“…[a]llows corporations to continue externalizing costs of production onto society and the environment, despite making widely publicized claims about the social benefits of their activities, their commitment to abide by existing laws and regulations, their willingness to cooperate with the state, and their responsibility as corporate citizens.” (p.1)
It is here that any neoliberal ideologues, proponents of unregulated multinationals and unquestioning corporate social responsibility (CSR) practitioners, might be tempted to put the book down. That would be unfortunate, as they are the audience who needs to understand and learn from the perspective that Kirsch presents the most. Certainly, in my experience, transnational corporations and their one (super) size fits all industrial development apologists, have little understanding about the concepts of choice and self-determination when it comes to development. Concepts, which if applied to the extractive industry, would translate to free prior informed consent (FPIC) and the ability to decide if, when, how and at what scale mining should occur on people’s own lands. These are rights Kirsch himself has fought hard for, on behalf of others, for over two decades.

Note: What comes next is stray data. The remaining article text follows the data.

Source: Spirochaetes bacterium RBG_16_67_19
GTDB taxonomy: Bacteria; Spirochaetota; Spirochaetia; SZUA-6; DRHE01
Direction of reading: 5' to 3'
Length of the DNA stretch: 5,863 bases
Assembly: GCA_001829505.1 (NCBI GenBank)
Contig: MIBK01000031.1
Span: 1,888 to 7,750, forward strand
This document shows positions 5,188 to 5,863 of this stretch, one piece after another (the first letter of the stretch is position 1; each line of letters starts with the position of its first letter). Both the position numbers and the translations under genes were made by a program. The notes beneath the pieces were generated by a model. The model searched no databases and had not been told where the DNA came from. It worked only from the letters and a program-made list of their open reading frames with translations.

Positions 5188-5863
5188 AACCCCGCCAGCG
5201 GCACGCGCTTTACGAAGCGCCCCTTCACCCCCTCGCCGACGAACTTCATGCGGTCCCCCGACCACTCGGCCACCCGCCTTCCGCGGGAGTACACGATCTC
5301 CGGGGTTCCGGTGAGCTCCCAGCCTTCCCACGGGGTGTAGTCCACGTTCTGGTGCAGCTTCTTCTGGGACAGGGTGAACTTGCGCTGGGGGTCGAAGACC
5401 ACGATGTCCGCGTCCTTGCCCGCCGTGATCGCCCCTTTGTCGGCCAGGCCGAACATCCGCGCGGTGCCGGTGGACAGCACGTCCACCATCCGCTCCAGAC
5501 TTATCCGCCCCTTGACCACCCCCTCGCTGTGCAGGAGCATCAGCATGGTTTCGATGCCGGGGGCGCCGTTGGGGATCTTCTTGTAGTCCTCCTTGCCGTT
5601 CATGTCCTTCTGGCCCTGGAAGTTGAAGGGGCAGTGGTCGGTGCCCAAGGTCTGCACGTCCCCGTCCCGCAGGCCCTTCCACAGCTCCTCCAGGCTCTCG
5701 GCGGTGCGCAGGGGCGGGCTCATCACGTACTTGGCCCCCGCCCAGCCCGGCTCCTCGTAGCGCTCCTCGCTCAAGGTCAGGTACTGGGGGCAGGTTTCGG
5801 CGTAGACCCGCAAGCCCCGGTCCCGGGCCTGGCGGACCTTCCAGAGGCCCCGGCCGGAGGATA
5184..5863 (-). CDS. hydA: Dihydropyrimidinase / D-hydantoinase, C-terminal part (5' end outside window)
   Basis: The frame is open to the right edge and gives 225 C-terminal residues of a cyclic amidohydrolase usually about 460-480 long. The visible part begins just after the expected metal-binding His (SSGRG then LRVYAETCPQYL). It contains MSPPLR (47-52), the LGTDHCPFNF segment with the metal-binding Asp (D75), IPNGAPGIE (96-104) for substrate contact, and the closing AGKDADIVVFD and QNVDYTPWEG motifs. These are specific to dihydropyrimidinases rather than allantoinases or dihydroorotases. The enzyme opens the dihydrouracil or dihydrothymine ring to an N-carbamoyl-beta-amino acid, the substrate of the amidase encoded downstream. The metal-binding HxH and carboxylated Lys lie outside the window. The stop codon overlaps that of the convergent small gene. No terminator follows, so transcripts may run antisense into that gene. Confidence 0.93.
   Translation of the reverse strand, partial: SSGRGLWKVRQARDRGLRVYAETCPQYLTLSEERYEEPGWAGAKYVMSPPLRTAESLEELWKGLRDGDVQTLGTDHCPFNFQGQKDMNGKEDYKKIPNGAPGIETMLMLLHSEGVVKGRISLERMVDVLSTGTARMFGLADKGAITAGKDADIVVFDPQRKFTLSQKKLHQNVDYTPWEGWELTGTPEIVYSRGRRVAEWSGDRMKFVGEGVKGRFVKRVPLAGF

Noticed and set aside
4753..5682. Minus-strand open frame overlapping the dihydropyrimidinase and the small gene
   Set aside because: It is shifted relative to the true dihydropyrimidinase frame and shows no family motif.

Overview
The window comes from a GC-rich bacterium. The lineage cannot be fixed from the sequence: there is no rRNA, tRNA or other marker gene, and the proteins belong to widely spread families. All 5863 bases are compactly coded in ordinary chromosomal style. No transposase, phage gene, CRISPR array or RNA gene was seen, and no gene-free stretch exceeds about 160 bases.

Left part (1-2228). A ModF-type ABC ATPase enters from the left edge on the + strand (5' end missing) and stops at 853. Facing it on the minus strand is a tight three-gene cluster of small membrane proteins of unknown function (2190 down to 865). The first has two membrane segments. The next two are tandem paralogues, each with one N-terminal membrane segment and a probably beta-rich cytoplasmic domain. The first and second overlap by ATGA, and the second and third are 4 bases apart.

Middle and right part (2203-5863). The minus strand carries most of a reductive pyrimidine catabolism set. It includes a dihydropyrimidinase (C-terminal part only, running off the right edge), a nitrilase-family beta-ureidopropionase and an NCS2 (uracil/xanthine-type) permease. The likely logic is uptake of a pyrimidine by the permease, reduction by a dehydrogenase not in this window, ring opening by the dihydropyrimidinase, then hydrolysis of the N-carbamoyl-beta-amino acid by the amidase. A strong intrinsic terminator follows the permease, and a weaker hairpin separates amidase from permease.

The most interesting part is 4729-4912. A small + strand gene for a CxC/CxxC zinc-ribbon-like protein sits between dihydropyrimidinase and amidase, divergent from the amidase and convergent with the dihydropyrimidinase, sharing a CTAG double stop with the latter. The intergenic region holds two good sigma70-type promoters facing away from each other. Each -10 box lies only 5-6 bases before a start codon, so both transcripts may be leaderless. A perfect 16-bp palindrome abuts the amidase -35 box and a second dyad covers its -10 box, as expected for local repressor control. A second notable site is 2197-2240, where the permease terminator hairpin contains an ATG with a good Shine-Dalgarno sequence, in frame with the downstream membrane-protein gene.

Chapter one, Colliding Ecologies, provides a short description of the events surrounding the development of the Ok Tedi mine and it’s massive environmental and social impact. Kirsch also applies a ‘resource curse’ analysis to the situation, on the usual national scale but also describing what he calls the “microeconomics of the resource curse”. This encompasses the destruction of the environment-dependent local economy, literally subsumed under mining waste. Comparisons between OK Tedi and other troubled PNG and Melanesian mine-sites including Bougainville, Freeport, Lihir and Porgera add an extra dimension, and suggest this is systemic, rather than an isolated incident.